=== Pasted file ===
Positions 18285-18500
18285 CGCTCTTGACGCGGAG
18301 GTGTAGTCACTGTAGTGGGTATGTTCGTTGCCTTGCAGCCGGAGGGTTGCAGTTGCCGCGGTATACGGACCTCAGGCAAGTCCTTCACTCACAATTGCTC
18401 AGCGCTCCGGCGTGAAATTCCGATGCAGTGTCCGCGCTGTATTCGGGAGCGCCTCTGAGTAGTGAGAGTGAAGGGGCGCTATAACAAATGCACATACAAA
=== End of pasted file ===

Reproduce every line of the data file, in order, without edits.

Positions 18285-18500
18285 CGCTCTTGACGCGGAG
18301 GTGTAGTCACTGTAGTGGGTATGTTCGTTGCCTTGCAGCCGGAGGGTTGCAGTTGCCGCGGTATACGGACCTCAGGCAAGTCCTTCACTCACAATTGCTC
18401 AGCGCTCCGGCGTGAAATTCCGATGCAGTGTCCGCGCTGTATTCGGGAGCGCCTCTGAGTAGTGAGAGTGAAGGGGCGCTATAACAAATGCACATACAAA